Pearlann Porter, co-artistic director of The Space Upstairs, a dance incubator in Point Breeze, asks a lot of questions about what it means to perform.
“If you invite people into your house, and you’re creating what you create, and you’re welcoming them and you address them and you talk to them, is that a performance?” she says.
With “The Sessions Upstairs,” a monthly event beginning Oct. 13 at 8 p.m., Porter hopes to address these questions through a night of what she calls “post-jazz dance,” which emphasises improvisation reminiscent of jazz music.
The Sessions Upstairs. 8 p.m. $12. 214 North Lexington St., Point Breeze. www.thespaceupstairs.org
“It really blurs the line of ‘what is a performance,’ and ‘what is performing?’” she says. “Every session has an agenda, and this session’s agenda is just starting the beginnings of experimenting with this idea that John [Lambert, Porter’s partner and co-artistic director of The Space Upstairs] and I have of creating a new American jazz dance and it’s this improvisational post-jazz method that we employ.”
According to Porter, this experiment also includes lighting, color, confessional-like spoken word and music. All of this, she says, is to explore a new level of vulnerability in The Pillow Project’s—Porter and Lambert’s dance company that calls The Space Upstairs its home—work after organizing a similar event called “Second Saturdays,” which influenced what would become The Sessions Upstairs.
“You’d come to like this big living room setting at The Space Upstairs, and these events of live dance and live music would just kind of partner and play with each other and people could come and go as they please,” she says. “It was a way to reveal our process.”
Porter says that, eventually, after 10 years of putting on Second Saturdays, it got easy and she and Lambert yearned for more.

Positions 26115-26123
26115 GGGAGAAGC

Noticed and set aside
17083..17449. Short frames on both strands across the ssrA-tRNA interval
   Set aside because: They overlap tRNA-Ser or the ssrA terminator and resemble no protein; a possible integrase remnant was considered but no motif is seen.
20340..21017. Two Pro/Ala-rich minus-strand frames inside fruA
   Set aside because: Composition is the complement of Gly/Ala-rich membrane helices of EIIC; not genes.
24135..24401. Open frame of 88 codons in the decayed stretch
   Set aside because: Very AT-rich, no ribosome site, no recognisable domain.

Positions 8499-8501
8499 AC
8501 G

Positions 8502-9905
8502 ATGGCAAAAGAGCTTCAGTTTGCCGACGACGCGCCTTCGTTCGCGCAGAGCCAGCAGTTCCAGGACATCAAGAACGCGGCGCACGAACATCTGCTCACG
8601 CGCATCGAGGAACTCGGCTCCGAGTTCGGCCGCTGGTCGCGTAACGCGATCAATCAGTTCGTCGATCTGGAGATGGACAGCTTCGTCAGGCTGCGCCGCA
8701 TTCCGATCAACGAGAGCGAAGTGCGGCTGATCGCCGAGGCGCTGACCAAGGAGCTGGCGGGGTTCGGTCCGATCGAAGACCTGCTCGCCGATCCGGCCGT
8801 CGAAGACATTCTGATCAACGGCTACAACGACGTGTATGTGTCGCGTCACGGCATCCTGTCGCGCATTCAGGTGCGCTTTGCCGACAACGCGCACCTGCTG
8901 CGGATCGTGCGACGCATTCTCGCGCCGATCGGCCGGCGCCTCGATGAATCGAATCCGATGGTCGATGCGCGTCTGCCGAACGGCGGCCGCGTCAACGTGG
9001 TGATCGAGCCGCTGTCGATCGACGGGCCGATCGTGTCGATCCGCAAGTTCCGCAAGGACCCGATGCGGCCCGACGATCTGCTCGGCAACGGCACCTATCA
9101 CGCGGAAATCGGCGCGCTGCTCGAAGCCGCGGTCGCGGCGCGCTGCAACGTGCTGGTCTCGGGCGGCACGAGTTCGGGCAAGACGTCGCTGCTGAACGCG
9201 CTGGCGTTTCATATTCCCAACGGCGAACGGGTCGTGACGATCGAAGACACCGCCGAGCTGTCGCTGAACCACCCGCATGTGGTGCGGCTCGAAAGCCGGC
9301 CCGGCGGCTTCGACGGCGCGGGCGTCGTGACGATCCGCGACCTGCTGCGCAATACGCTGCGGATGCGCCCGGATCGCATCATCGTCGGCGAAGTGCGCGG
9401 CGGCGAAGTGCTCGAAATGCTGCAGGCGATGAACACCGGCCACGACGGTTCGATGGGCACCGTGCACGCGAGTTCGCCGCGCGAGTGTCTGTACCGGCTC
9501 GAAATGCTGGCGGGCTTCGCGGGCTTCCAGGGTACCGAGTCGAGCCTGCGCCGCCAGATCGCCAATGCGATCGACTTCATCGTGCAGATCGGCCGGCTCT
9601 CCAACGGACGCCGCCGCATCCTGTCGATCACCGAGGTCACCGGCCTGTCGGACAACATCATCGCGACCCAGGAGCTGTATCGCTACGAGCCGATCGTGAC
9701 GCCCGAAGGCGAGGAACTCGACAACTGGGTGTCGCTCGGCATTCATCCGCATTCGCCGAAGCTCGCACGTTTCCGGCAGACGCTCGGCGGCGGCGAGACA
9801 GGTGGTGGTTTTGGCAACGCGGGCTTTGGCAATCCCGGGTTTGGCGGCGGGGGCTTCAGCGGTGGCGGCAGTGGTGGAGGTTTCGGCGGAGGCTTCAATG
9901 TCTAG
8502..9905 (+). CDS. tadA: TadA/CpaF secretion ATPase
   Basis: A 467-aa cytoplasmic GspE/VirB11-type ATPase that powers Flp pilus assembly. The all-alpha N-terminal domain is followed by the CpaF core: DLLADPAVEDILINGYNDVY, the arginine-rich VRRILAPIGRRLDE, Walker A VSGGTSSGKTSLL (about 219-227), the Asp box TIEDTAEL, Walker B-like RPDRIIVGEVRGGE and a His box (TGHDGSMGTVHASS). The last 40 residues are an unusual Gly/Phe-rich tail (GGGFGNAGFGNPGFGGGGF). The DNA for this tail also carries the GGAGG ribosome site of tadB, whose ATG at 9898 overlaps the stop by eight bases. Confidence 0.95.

“I wanted it to be hard again. I wanted it to really challenge us and bring our work into the next place,” she says.
So, after retiring Second Saturdays from a monthly event to a “special one-off happening,” Porter and Lambert created The Sessions Upstairs to show their creative process in a new way.
“Me and my partner together, we wanted to push ourselves to a different vulnerability, a different way to create intimacy at our events,” she says.
Porter says that The Sessions Upstairs scale down the feeling from Second Saturdays, which people eventually believed were deliberate, choreographed works instead of organic, on-the-spot creations.
“It’s not really about being a performance, it’s about being an experience, and you’re getting a chance to see that a little more up close, a little more explicitly and it kind of takes everything into a much smaller moment from Second Saturdays, which became these great big happenings,” she says.
The Sessions Upstairs not only helps Porter and her dance company grow, but also helps its audience see life in a new lens.
“It might help them look at things in a different way next time they see something, not even just [something of] ours, thinking the thoughts that go behind something and the process of creating and organizing something together,” Porter says.
Although The Sessions Upstairs doesn’t definitely answer the question of “what is performance,” Porter says that the event gets at the heart of what The Space Upstairs is about.
“The Sessions is going to be a complete representation of where we’re at and what we talk about every day,” she says.
Amanda Reed is a Pittsburgh Current Staff Writer. Contact Amanda at email@example.com.